David Cameron’s promise of a referendum on a new deal for Britain in Europe is “dangerous” and “utterly unrealistic”, Vince Cable said today.
The Conservatives accused the Liberal Democrat Business Secretary of being “anti-democratic” after he said: “I think the approach of the Conservatives is actually quite dangerous. It is assuming that the other 27 countries will magically agree to British requests.
Speaking in Brussels to the Lisbon Council think-tank, Mr Cable said: “Precipitating a referendum in current conditions, holding out the prospect of major reforms that aren’t going to be achieved is dangerous.”
He predicted that Britain could win reforms on “excessive bureaucracy” and abuses of benefit tourism by EU migrants but warned: “Anybody who is expecting that our relationship with Europe can be fundamentally renegotiated is just being utterly unrealistic.”
Mr Cable said that the referendum was dangerous because it undermined confidence for Japanese, Indian and other foreign companies which invest in Britain.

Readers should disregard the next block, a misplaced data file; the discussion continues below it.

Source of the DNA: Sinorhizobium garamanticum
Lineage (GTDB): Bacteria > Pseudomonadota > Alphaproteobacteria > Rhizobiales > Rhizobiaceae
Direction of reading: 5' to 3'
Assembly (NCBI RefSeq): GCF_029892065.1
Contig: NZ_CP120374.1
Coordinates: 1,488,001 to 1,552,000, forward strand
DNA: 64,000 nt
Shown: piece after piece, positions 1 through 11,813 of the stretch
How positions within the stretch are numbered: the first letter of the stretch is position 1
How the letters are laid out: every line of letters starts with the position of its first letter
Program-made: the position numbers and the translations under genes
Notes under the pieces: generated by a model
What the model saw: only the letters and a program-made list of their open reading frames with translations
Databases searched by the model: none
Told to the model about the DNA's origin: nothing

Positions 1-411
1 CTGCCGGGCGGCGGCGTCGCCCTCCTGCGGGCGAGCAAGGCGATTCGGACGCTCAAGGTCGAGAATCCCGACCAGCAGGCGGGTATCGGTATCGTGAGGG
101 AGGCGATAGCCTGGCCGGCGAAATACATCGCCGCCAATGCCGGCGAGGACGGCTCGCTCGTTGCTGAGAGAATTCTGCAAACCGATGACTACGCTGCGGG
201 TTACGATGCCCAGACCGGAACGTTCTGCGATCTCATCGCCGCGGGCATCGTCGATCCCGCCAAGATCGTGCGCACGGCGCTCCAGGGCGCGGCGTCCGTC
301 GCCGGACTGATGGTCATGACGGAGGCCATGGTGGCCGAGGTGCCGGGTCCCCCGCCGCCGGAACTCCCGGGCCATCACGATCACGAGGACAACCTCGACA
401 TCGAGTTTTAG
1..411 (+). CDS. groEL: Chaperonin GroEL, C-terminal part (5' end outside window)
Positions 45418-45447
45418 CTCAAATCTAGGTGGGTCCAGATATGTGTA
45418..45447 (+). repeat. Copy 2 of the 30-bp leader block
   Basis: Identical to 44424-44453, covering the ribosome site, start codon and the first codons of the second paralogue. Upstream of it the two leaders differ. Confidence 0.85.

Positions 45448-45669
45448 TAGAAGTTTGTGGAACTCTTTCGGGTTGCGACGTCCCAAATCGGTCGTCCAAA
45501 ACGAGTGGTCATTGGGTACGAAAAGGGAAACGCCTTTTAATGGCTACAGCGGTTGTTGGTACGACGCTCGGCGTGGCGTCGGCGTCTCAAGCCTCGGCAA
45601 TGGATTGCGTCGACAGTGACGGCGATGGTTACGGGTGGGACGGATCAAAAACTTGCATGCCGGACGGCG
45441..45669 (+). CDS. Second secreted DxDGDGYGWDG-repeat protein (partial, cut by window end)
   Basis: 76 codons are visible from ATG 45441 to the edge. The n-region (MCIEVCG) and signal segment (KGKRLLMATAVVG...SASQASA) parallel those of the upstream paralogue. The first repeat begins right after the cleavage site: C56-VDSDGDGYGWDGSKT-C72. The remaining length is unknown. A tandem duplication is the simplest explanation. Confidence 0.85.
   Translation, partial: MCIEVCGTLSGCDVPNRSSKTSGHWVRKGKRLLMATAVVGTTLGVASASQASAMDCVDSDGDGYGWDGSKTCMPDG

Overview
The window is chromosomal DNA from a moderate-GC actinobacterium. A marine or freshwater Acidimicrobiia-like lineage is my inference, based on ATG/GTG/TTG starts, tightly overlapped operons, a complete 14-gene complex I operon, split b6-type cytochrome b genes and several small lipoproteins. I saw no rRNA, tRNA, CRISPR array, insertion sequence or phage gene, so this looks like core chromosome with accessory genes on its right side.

Looking back at the 1975 referendum, he admitted: “In the 1970s it was possible to argue that joining the EU would enhance our economic performance because it was so dynamic. That is not the position today. We’re in a difficult political situation.”
A Conservative Party spokesman said: “Vince Cable thinks giving the British people a say on Europe is ‘dangerous’ - but what is dangerous, and deeply disturbing, is that he seems to have forgotten that we live in a democracy. Our Prime Minister David Cameron has a clear plan to renegotiate our relationship with Europe to boost our economy, crack down on migrants claiming benefits and let the British people have their say on the EU with an in/out referendum. None of the other parties can or will do that.”